“High stakes. Remarkable worldbuilding. Unique and compelling characters. A slow-burn romance that’ll make you combust.”
—Amanda Bouchet, USA Today bestselling author of The Kingmaker Chronicles
The first book in Jeffe Kennedy’s all-new Forgotten Empires romantic fantasy series is out this week and I have a little sneak peek for you.
They led me down the tower and through a wing of the palace, so many guards escorting me that I decided I should be flattered. What I could do to them—or their precious queen—manacled and unarmed was beyond me. What I’d say to the queen was beyond me, too. If only Ambrose had provided me with some sort of love potion to administer to Euthalia. Shouldn’t a wizard be useful that way? Though . . . he had promised that I’d have an audience with her, and against all probability I was going to one.
Made my head hurt to think about it. Besides, I needed to concentrate on wooing the queen. Sondra had stuffed my head with advice while she trimmed my hair and shaved me with a razor sharp enough to keep my attention. Give her compliments. Don’t stare at her breasts. Be romantic. Say poetic things. I imagined going on one knee and reciting poetry—though the only poem I could remember was a bit of doggerel about a guy with a dick so long he could suck it. The thought of repeating that one to the icy queen made me bust out laughing—and made the guards jump.
The captain cuffed me on the head. “Be silent, Slave King.”
I nearly told him my dubious honorific had been sneered much better than that, but I kept my peace, studying the palace instead. I had to admit—grudgingly to myself and never out loud—that it was the most beautiful building I’d ever seen. The palace at Oriel would forever hold a place in my heart, but it would look like a farmhouse next to the wonder of Euthalia’s home.
It helped, no doubt, that they apparently had little inclement weather to deal with. Corridors and halls opened onto breathtakingly beautiful gardens—from groves of fruit trees, to masses of flowering vines, to water gardens bursting with lily pad blossoms. Some of the ponds even extended indoors, with small bubbling streams channeled through the halls, requiring us to cross bridges over them. Mosaic tiles outlined the channels in deeper colors, with patterns radiating outward, echoing the ripples of water in the floor.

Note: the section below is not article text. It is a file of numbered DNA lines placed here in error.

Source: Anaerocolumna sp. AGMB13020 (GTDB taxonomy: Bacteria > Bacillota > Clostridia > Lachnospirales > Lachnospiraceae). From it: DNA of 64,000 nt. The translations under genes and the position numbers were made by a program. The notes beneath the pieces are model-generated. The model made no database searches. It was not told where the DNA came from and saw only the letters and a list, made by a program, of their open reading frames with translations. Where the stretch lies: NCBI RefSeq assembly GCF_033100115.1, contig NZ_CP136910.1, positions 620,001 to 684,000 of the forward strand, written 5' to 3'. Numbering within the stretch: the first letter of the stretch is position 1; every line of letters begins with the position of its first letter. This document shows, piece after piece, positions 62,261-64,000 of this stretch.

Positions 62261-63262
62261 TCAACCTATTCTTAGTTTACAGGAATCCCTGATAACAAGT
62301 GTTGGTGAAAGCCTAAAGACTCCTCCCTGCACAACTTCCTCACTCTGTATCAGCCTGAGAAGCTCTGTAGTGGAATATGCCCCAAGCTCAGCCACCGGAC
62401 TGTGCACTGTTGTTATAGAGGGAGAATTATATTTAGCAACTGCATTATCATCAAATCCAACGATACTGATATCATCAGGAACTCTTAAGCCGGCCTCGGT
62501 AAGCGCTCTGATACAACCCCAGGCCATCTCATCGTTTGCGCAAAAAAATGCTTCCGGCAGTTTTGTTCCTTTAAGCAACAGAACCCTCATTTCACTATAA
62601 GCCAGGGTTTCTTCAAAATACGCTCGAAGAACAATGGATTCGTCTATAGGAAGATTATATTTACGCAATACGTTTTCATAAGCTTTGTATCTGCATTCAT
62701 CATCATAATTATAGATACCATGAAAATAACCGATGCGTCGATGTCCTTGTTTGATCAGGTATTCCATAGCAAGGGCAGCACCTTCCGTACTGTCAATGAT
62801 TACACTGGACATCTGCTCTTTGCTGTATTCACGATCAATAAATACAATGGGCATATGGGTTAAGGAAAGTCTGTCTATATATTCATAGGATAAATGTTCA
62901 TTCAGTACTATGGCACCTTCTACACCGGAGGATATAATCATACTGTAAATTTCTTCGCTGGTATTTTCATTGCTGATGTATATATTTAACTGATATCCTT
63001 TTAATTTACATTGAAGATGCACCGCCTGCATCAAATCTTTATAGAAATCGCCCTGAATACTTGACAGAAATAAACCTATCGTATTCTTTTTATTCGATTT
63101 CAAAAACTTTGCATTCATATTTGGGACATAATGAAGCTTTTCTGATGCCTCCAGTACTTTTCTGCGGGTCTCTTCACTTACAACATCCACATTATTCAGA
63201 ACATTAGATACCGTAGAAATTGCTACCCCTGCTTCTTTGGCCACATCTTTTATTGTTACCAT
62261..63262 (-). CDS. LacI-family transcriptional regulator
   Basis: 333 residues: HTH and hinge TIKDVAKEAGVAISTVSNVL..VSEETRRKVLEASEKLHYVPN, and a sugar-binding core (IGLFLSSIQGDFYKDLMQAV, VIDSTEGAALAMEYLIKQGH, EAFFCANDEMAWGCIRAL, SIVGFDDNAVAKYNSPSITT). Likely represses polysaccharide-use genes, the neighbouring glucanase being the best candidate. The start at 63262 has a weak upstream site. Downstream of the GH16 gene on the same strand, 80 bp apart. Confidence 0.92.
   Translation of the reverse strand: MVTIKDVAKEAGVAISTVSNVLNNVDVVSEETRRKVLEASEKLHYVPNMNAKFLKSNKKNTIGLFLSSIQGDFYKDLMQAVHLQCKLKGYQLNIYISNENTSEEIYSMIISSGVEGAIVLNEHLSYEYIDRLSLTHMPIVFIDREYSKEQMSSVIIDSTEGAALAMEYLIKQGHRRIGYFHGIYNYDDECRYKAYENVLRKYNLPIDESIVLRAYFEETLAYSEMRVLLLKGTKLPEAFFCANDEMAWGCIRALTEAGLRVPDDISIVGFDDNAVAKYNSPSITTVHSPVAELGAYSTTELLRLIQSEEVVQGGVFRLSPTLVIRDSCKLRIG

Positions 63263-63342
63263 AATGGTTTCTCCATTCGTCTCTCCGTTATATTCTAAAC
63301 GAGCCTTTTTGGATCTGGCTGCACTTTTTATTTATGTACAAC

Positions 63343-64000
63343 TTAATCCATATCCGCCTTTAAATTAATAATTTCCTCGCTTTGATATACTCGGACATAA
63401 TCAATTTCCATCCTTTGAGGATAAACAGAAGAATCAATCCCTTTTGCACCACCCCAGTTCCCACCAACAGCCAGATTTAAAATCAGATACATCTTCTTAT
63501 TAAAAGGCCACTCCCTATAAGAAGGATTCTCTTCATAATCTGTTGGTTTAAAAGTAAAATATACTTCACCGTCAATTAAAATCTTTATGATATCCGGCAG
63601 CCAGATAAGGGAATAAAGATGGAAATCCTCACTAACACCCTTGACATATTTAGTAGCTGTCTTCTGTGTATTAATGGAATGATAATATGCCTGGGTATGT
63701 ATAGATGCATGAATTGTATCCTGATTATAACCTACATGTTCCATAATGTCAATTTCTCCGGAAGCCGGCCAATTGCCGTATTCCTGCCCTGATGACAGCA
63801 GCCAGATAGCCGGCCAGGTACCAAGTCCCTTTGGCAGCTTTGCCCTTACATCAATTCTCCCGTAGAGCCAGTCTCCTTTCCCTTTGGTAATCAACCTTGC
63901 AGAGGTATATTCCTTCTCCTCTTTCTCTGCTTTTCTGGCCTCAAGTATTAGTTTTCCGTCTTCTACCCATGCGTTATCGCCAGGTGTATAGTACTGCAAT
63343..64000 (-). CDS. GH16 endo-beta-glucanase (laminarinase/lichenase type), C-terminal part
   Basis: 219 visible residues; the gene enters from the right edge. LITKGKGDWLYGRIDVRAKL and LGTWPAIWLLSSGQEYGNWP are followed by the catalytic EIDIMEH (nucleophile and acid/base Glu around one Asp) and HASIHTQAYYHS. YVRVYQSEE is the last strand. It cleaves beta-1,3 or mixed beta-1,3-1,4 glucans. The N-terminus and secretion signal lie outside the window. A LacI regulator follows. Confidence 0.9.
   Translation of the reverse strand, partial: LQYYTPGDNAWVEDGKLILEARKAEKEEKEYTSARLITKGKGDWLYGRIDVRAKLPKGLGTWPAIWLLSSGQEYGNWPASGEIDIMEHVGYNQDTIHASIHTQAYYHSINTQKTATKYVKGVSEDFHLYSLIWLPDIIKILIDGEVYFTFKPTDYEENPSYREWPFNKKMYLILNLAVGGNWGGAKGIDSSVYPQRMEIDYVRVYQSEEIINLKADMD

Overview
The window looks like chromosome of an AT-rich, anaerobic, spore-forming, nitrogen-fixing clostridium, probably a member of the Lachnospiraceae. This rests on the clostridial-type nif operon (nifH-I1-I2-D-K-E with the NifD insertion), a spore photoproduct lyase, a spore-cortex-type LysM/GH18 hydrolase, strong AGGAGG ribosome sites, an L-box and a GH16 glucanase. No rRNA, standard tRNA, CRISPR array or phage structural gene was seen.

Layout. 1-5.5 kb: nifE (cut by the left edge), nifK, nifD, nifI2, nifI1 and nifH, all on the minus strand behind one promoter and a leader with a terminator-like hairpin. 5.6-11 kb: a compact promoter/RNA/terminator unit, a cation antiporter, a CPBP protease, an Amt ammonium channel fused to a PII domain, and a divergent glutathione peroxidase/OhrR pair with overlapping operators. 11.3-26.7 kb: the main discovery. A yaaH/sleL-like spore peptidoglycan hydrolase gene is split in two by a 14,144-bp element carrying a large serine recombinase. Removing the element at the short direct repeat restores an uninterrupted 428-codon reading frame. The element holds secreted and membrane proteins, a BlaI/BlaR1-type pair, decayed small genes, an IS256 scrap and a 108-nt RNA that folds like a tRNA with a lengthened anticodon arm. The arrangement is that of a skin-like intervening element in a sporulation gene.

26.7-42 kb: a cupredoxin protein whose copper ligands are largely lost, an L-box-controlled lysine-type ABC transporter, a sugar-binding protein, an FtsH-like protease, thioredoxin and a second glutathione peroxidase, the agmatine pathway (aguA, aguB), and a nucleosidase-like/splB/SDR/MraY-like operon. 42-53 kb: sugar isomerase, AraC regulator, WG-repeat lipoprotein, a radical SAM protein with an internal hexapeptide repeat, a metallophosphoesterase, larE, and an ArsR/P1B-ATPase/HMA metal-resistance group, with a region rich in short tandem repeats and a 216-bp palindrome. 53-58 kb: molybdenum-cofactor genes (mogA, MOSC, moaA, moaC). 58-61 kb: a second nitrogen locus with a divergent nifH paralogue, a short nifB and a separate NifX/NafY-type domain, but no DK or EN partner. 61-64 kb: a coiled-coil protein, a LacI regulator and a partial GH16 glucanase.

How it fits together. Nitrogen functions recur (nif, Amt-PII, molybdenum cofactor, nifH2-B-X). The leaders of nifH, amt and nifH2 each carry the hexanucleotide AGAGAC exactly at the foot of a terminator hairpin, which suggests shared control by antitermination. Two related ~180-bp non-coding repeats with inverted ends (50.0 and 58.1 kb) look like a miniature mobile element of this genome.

The guards escorted me along one of these artificial streams—we crossed it twice—and then fully outside into a maze of gardens. I’d been suspecting that we followed a circuitous route, because I could see more direct paths than we’d followed. The guards confirmed it for me when they abruptly turned at the sight of a group of colorful courtiers, taking us into a hedge maze.
So this “audience” wasn’t to be common knowledge. Interesting.
The hedge maze led to a walled garden, with a wooden door inset. The captain pounded on it with the meat of his fist. A lady pretty as a butterfly opened it, one of the queen’s ladies-in-waiting I recognized from the day before. She looked me up and down, wide eyes alight with interest, then stepped aside for the captain to lead me in—not incidentally making sure I couldn’t come too close to her. I opened my mouth to point out that I’d bathed and she needn’t worry about me smudging her fancy gown. Then closed it again, thinking of Sondra’s expectant gaze.
Who knew exercising discretion would be harder than waging war? Just another challenge. Right.
Queen Euthalia waited, sitting on something I couldn’t see because of her overflowing gown. She’d looked as if some artist had arranged her there, a sculpture to be a centerpiece in a lovely but austere garden—all the better to display her in her spectacular glory.
The captain led me in, but the other guards remained outside the door. The only door in the sheer, high walls. Even with the manacles I could scale them, but not so fast that the guards couldn’t catch me. Oh well. I wasn’t supposed to be looking for avenues of escape anyway. I was supposed to be wooing this unearthly-looking woman while chained like a dog. This ought to be interesting.
“Why is he chained?” Queen Euthalia asked, sounding weary and vaguely bemused. She raised arched brows so the jewels at the corners twinkled.
“Your Highness.” The captain bowed deeply, yanking me down to my knees as he did. I was stronger and could’ve resisted, but—prideful me—I didn’t think having him beat me would add to my attractiveness in the wooing process. At least the plush grass cushioned the fall. “This prisoner is dangerous. We sought to protect You from—”
“Did I order him to be chained? Let Me help you with the answer to that. No, I did not. Take those cursed manacles off him and leave us.”